FATF Report Highlights Weaknesses in South Africa’s AML Systems
South Africa has a solid legal framework to combat money laundering and terrorist financing but has significant shortcomings in implementing an effective system.
A mutual evaluation report released by the FATF on ‘South Africa’s measures to combat money laundering and terrorist financing’ has identified significant weaknesses in the country’s anti-money laundering, counter financing of terrorism and counter financing of proliferation (AML/CFT/CPF) systems.
In a joint statement on Thursday, the National Treasury and the Financial Intelligence Centre (FIC) said that the mutual evaluation report has been issued to check the effectiveness of South Africa’s AML/CFT systems and its compliance with the FATF’s Recommendations. The mutual evaluation was conducted by an assessment team led by the IMF (International Monetary Fund), officials from the Eastern and Southern Africa Anti-Money Laundering Group, and the FATF.
Being a financial hub for sub-Saharan Africa, the country is highly exposed to domestic and international money laundering. Citing the weaknesses, the FATF states in its report: “While authorities carry out some successful money laundering investigations, the proactive identification and investigation of laundering networks and professional enablers is not really occurring”.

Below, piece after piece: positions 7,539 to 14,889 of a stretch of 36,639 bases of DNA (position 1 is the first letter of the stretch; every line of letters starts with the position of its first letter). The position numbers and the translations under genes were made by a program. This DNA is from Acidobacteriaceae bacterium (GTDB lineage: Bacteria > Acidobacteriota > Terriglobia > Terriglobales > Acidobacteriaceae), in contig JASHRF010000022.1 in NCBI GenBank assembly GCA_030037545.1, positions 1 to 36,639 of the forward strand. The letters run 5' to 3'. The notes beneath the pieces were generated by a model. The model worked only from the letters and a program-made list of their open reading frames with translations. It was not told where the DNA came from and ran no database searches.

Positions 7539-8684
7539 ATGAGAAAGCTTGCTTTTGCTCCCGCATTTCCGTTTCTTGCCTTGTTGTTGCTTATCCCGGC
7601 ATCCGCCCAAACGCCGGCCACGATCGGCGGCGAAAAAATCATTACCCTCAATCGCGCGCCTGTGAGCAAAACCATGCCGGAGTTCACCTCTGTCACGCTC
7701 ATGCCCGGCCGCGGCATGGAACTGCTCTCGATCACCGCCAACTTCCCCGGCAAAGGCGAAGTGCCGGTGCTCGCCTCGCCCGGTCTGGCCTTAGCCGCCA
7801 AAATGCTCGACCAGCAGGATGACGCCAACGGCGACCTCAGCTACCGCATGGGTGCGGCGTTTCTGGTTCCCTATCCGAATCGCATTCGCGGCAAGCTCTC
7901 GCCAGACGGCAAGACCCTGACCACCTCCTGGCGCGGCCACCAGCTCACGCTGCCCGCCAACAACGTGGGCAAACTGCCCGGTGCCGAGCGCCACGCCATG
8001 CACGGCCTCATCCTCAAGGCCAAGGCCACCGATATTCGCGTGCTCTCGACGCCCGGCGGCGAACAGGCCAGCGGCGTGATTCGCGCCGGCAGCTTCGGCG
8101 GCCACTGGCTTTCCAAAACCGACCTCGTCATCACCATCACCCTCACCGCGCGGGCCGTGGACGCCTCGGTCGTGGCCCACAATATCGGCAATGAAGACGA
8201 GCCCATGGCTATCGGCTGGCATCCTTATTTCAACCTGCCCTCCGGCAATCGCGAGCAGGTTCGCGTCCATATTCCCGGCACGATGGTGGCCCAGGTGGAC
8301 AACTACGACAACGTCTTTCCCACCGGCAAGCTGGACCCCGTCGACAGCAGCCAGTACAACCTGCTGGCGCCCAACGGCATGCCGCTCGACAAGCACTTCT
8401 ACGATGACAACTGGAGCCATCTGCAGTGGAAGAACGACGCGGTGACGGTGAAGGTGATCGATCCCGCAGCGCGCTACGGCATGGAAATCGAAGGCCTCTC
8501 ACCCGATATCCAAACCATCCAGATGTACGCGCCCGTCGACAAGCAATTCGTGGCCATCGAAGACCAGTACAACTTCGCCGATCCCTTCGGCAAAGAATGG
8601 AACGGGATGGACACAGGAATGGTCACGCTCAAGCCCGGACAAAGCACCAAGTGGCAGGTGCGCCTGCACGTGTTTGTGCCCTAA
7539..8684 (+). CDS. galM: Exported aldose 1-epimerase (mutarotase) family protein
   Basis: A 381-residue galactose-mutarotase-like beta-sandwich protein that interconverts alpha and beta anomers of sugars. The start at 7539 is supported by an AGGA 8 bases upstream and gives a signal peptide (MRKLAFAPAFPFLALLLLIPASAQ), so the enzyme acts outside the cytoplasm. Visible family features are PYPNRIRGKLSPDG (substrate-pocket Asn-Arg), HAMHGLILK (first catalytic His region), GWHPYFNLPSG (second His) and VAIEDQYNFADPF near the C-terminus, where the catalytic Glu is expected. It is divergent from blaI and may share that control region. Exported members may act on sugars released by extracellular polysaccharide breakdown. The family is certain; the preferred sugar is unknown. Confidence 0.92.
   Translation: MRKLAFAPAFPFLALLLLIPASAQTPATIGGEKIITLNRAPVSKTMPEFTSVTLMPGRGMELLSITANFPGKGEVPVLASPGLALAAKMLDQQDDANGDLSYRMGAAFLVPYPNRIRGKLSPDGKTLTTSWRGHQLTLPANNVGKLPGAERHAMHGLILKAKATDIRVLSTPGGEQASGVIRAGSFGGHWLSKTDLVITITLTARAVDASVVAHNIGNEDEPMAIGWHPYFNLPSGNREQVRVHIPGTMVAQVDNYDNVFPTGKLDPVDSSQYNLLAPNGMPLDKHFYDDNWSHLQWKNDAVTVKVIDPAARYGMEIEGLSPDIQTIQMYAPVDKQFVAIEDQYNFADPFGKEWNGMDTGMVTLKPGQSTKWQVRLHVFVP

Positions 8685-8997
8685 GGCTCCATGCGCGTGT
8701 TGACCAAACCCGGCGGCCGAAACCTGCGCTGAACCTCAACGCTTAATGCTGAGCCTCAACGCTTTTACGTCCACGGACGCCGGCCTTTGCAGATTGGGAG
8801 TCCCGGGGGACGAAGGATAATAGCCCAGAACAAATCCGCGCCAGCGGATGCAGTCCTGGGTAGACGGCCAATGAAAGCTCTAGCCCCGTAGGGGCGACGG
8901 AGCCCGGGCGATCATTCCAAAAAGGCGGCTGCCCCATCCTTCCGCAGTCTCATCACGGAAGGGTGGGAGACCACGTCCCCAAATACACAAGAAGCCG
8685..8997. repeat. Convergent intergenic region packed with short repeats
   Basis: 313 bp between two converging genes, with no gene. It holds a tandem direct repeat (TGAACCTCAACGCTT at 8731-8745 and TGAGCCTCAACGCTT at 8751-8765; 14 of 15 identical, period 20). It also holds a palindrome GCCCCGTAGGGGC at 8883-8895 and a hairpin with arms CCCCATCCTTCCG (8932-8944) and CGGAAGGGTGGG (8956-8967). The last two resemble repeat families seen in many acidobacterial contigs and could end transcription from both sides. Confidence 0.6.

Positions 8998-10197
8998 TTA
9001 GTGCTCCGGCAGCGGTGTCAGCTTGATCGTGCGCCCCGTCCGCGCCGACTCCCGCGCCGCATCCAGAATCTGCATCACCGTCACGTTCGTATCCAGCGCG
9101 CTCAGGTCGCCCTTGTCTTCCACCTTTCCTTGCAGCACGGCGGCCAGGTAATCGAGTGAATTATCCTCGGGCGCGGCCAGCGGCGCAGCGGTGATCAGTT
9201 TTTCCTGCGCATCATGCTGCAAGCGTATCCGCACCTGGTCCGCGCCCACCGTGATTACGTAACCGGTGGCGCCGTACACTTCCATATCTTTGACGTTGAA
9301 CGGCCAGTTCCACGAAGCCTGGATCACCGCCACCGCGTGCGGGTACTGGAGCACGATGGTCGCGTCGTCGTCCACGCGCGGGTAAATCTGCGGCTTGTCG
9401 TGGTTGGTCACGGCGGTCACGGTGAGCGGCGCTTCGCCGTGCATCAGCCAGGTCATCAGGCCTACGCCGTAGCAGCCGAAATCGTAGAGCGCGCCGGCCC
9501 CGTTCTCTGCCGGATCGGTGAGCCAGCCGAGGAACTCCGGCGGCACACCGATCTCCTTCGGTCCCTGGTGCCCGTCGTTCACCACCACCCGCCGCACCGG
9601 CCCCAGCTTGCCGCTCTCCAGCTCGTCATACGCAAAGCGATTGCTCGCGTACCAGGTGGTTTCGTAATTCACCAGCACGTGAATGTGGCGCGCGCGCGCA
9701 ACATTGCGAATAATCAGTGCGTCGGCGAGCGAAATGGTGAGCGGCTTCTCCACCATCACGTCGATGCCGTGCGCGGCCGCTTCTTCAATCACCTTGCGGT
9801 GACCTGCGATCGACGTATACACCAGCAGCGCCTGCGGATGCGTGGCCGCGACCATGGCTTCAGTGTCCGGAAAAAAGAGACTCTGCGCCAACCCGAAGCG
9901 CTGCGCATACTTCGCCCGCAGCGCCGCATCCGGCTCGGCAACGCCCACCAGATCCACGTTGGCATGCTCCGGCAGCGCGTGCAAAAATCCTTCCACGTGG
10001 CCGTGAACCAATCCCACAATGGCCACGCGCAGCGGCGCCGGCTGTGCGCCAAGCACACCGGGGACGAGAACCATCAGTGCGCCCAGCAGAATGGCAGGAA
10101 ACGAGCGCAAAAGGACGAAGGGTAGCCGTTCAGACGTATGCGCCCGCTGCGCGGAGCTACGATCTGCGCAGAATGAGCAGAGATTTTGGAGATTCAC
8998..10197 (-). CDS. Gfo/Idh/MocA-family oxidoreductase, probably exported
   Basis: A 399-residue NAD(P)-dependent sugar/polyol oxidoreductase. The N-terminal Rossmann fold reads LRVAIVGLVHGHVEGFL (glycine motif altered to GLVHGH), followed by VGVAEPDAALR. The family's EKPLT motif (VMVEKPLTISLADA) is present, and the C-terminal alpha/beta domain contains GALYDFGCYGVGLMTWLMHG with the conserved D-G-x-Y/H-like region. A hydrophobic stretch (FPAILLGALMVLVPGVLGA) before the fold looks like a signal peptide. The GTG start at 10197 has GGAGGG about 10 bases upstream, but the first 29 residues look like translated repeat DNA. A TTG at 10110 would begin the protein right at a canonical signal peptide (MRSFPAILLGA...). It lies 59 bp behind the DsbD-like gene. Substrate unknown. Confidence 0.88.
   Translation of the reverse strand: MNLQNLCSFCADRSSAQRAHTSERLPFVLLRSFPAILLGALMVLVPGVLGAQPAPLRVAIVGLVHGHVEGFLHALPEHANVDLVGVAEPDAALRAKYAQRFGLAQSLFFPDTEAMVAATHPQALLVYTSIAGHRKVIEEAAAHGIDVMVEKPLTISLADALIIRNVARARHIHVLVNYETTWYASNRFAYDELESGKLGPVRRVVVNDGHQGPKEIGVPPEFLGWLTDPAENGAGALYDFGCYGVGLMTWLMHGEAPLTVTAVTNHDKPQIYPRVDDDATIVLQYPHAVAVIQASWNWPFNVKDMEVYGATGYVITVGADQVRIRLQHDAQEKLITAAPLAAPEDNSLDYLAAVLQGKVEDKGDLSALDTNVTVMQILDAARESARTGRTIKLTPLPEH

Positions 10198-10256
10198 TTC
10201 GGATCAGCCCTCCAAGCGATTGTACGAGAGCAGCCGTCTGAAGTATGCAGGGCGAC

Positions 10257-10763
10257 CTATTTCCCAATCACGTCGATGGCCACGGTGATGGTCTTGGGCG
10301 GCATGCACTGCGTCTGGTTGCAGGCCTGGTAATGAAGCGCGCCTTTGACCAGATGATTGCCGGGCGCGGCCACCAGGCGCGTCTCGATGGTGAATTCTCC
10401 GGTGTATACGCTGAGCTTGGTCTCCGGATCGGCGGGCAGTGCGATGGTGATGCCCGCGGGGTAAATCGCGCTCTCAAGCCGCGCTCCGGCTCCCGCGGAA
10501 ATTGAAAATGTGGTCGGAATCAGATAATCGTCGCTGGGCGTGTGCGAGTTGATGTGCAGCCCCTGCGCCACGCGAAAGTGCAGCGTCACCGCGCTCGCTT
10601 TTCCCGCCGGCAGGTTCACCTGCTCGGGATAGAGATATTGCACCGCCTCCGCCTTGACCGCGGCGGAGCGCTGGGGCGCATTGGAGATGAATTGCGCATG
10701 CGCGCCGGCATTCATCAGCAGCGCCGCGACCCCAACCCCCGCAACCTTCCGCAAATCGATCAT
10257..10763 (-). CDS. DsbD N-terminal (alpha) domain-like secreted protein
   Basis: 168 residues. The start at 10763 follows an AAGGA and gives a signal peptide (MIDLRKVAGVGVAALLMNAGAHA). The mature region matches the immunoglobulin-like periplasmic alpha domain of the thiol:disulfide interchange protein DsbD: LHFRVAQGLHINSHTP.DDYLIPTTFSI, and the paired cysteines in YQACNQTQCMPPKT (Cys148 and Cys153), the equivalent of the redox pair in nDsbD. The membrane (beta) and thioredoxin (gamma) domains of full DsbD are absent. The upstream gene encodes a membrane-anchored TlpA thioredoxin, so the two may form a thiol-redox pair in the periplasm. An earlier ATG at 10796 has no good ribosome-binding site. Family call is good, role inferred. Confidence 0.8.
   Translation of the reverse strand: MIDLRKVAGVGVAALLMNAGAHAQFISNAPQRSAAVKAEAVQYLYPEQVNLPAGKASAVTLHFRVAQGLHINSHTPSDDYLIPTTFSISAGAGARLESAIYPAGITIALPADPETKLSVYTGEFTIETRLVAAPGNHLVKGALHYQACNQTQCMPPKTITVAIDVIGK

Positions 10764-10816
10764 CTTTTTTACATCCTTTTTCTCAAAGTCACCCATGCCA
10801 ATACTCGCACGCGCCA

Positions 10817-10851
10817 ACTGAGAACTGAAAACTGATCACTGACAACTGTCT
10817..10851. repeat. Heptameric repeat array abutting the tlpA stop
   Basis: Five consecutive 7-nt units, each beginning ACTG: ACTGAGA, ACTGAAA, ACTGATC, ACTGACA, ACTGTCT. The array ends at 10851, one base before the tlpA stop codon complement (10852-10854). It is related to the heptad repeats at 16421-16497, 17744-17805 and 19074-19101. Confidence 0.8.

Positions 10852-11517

Other weak AML controls identified in the report include an inability to recover assets from ‘State Capture’, proceeds that moved to other countries, and the detection and recovery of criminal cash proceeds.
The report further adds suggestions for South Africa by advocating the use of financial intelligence and the adoption of a risk-based approach. “South Africa must also make better use of financial intelligence. It needs to proactively work with international partners to detect and seize illicit cash flows. It must improve the availability of beneficial ownership information, improve the application of risk-based approach by businesses and supervisors and close gaps in sectoral coverage”.
Mutual evaluations reports are the results of peer reviews conducted by the FATF to analyse a country’s level of compliance with AML/CFT/CPF standards and identify necessary steps for meeting compliance targets. The reports are issued at regular intervals and seek to assist FATF member countries in strengthening their financial system, thereby enhancing the integrity of their financial system.